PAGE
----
‘The Church has raised today’s feast to its present high rank because St Mark is the author of the second Gospel. For the same reason he deserves our gratitude, respect, and love.
John Mark, later known simply as Mark, was a Jew by birth. He was the son of that Mary who was proprietress of the Cenacle or “upper room” which served as the meeting place for the first Christians in Jerusalem. He was still a youth at the time of the Saviour’s death. In his description of the young man who was present when Jesus was seized and who fled from the rabble leaving behind his “linen cloth”, the second Evangelist might possibly have stamped the mark of his own identity.
During the years that followed, the rapidly maturing youth witnessed the growth of the infant Church in his mother’s Upper Room and became acquainted with its traditions. This knowledge he put to excellent use when compiling his Gospel. Later, we find Mark acting as a companion to his cousin Barnabas and Saul on their return journey to Antioch and on their first missionary journey. But Mark was too important for the hardships of this type of work and therefore left them at Perge in Pamphylia to return home.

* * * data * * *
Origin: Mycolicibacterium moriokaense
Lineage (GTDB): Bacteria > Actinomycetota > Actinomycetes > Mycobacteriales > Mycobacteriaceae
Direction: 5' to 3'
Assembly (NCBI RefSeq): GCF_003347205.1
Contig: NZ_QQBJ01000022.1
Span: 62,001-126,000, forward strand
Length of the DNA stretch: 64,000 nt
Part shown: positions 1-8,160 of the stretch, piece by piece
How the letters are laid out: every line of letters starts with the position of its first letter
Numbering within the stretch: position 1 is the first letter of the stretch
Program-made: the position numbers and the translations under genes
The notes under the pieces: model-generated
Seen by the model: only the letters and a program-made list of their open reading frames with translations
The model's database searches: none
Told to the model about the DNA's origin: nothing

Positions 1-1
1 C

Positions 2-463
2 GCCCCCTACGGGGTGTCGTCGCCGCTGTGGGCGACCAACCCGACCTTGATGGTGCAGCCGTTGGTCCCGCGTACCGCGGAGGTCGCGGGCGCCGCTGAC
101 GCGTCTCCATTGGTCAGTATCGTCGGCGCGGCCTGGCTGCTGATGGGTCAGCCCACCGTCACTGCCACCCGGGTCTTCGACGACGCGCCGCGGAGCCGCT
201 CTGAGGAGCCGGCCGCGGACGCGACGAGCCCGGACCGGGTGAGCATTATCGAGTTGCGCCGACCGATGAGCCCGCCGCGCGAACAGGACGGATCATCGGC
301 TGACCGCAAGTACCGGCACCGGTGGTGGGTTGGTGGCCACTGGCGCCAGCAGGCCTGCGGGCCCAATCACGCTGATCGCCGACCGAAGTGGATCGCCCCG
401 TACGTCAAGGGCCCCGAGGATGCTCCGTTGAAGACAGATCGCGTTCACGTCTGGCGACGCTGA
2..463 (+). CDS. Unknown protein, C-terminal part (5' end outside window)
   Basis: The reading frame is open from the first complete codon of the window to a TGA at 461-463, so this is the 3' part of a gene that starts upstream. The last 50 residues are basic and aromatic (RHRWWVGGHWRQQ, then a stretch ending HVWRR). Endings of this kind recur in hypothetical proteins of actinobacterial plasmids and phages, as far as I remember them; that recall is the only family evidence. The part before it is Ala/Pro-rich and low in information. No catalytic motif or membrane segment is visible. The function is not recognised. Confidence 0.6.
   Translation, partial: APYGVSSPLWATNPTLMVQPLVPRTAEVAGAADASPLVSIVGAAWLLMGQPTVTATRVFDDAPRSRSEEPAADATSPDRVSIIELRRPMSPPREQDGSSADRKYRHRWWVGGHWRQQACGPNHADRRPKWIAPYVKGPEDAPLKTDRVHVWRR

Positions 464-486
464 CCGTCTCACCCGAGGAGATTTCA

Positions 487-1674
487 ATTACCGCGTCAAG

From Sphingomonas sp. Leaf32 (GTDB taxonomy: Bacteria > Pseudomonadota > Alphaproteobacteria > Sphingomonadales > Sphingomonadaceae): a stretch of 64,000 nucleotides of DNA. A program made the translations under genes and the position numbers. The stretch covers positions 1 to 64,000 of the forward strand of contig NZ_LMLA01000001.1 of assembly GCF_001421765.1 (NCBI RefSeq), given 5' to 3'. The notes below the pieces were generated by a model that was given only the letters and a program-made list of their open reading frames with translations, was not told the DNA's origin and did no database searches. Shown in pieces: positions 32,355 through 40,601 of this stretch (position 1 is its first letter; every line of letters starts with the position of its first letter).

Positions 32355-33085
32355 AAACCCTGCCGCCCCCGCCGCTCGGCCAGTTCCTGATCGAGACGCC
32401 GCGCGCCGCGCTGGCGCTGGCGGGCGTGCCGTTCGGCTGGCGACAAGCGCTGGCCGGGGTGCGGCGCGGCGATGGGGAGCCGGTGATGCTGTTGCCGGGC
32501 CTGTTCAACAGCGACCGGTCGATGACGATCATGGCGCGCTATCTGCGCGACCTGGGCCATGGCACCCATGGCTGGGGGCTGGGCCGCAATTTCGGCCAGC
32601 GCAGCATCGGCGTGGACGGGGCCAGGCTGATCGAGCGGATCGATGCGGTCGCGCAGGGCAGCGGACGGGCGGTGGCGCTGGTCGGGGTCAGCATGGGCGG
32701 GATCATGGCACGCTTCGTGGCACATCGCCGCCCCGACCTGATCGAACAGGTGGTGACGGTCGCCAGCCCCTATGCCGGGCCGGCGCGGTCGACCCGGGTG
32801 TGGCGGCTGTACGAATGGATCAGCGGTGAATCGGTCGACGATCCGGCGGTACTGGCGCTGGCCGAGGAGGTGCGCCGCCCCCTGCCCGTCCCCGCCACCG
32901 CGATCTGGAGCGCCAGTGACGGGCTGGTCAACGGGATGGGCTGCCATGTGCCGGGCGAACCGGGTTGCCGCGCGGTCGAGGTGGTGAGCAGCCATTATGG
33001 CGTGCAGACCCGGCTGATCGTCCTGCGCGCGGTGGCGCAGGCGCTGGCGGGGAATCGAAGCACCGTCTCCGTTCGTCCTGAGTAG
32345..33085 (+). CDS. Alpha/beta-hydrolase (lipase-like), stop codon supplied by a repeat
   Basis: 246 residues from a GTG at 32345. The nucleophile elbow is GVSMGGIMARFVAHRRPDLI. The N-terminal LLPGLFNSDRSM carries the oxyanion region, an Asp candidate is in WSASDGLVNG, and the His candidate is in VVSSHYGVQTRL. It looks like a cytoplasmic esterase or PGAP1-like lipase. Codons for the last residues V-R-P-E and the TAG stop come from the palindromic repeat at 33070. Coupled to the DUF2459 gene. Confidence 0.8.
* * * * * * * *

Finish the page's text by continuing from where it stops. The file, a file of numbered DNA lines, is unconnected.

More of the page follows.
As the two apostles were preparing for their second missionary journey, Barnabas wanted to take his cousin with him. Paul, however, objected. Thereupon the two cousins undertook a missionary journey to Cyprus. Time healed the strained relations between Paul and Mark, and during the former’s first Roman captivity, Mark rendered Paul valuable service, and the Apostle learnt to appreciate him. When in chains the second time Paul requested Mark’s presence.
An intimate relationship existed between Mark and Peter; he played the role of Peter's companion, disciple, and interpreter. According to the common patristic opinion, Mark was present at Peter’s preaching in Rome and wrote his Gospel under the influence of the prince of the apostles. This explains why incidents which involve Peter are described with telling detail (e.g. the great day at Capharnaum). Little is known of Mark’s later life. It is certain that he died a martyr's death as bishop of Alexandria in Egypt. His relics were transferred from Alexandria to Venice, where a worthy tomb was erected in St Mark’s Cathedral’.
from The Church’s Year of Grace, 1953, by Pius Parsch, 1884-1954
O Almighty God, who hast instructed thy holy Church with the heavenly doctrine of thy Evangelist Saint Mark: give us grace; that, being not like children carried away with every blast of vain doctrine, we may be established in the truth of thy holy Gospel; through Jesus Christ thy Son our Lord, who liveth and reigneth with thee, in the unity of the Holy Ghost, ever one God, world without end. Amen. -Divine Worship: The Missal.
Fr Lee Kenyon
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